Summary
Association of Drinking Patterns and Health Characteristics with Beverage Preference.
Jee Jeon Yi, Heechoul Ohrr, Sang Wook Yi, Woo Jin Chung
J Prev Med Public Health. 2004;37(2):133-140.
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AbstractAbstract PDF
PURPOSE
To investigate the association between the type of preferred alcoholic beverage and drinking pattern and health characteristics. METHODS: A Cross-sectional study was conducted from 22 April to 3 May in 2002. 301 females and 699 males aged 13 to 59 were personally interviewed. Data on sociodemographic characteristics, drinking pattern and health characteristics were collected. 735 drinkers who were 19 year-old or over were included in analysis. Beverage preference was classified 3 categories: Beer drinker, wine drinker (including wine, makguly, chungju and yakju) and soju drinker (including soju and spirits). RESULTS: Beer drinkers were likely to be females. Compared to wine or soju drinkers, beer drinkers were less frequently drank, and consumed less total alcohol per week and less alcohol per 1 drinking among both male and female. Controlling for various confounders, beer drinker had significantly less total alcohol consumption per week, and alcohol consumption per 1 drinking than wine and soju drinker. CONCLUSION: Beer drinking were associated with less smoking in males and healthy drinking pattern in both gender than soju drinking.
Summary
Association between Alcohol Drinking and Cardiovascular Disease Mortality and All-cause Mortality: Kangwha Cohort Study.
Sang Wook Yi, Sang Hyun Yoo, Jae Woong Sull, Heechoul Ohrr
J Prev Med Public Health. 2004;37(2):120-126.
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  • 113 Download
AbstractAbstract PDF
OBJECTIONS: This study sought to examine relationships between alcohol drinking and cardiovascular disease mortality and all-cause mortality. METHODS: From March 1985 through December 1999, 2, 696 males and 3, 595 females aged 55 or over as of 1985 were followed up for their mortality until 31 December 1999. We calculated the mortality risk ratios by level of alcohol consumption. Among the drinker, the level of alcohol consumption was calculated by the frequency of alcohol comsumption and the type of alcohol. Cox proportional hazard model was used to adjust for confounding factors. RESULTS: Among males, compared to abstainer, heavy drinker had significantly higher mortality in all cause (Risk ratio=1.35), cardiovascular disease (Risk ratio=1.52) and cerebrovascular disease (Risk ratio =1.66). Although not significant, moderate drinker had lower ischemic heart disease mortality (Risk ratio =0.38). Among females, there was no statistically significant association between alcohol comsumption and mortality. CONCLUSION: The results of this study suggest that alcohol drinking has harmful effect on all-cause mortality, cardiovascular disease mortality and cerebrovascular disease mortality among males, especially in heavy drinker among males. Minimal evidence on protective effect for cardiovascular disease mortality in low or moderate drinker is observed.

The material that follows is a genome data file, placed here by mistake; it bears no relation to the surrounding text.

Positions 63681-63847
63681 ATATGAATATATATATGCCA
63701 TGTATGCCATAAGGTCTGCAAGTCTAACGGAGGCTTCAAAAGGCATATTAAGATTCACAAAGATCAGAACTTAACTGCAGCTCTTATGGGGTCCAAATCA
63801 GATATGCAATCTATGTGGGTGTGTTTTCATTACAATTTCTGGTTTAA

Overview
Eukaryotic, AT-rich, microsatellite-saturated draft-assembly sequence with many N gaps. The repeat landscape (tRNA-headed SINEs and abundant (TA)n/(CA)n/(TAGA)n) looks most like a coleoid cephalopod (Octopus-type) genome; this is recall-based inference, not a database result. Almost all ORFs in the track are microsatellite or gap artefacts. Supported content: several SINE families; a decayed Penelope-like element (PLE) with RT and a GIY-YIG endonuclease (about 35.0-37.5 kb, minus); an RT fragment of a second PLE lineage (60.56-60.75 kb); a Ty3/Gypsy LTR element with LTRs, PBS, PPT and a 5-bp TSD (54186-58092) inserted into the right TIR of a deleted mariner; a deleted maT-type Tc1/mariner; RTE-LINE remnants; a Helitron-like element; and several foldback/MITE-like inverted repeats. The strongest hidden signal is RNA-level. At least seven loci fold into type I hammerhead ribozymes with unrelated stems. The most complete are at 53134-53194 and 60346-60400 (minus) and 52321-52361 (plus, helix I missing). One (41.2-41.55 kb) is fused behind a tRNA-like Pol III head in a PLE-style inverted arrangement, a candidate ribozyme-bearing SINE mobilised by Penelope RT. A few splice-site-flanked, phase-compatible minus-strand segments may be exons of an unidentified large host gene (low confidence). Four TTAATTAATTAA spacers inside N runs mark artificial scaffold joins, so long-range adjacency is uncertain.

Summary
A Study on the Association Between Ginseng Intake and Incidences of Cancer: Kangwha Cohort Study.
Joo Sun Byun, Heechoul Ohrr, Sang Wook Yi, Jae Suk Hong, Tae Yong Sohn
Korean J Prev Med. 2003;36(4):367-372.
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  • 35 Download
AbstractAbstract PDF
OBJECTIVES
There are many concerns about ginseng as a cancer chemopreventive substance, but there have been few epidemiological studies on ginseng. This study sought to examine the relationships between ginseng intake and cancer incidence in the Kangwha cohort. METHODS: Between March 1985 and December 1999, 2697 males, aged 55 or over, as of 1985, were followed up for their cancer incidence. The cancer incidence rate, standardized incidence ratio and risk ratios were calculated according to ginseng intake. A Cox proportional hazard model was used to adjust for age at entry, smoking, alcohol intake, hypertension, and body mass index. RESULTS & CONCLUSIONS: The ginseng intake group had the same cancer (C00-C97) incidences (Standardized Incidence Ratio: SIR=1.11, 95% Confidence Interval = 0.97-1.27) and the same risk ratio (RR=1.09, 95% Confidence Interval = 0.85-1.41) as the no-intake group. Analyzing the subjects that had followed up from 1990, however, the ginseng intake group had lower cancer incidences at all sites (RR = 0.79, 95% Confidence Interval = 0.58-1.09). This was a cohort study to try and evaluate the association between ginseng intake and the incidences of cancer. The results of this study provide no clear conclusions on the cancer preventive effects of ginseng. Therefore, further study is needed in the future.
Summary
A Study on the Association between Healthcare Utilization and the Burden of Families Caring for the Elderly in the Last 6 Months of Life.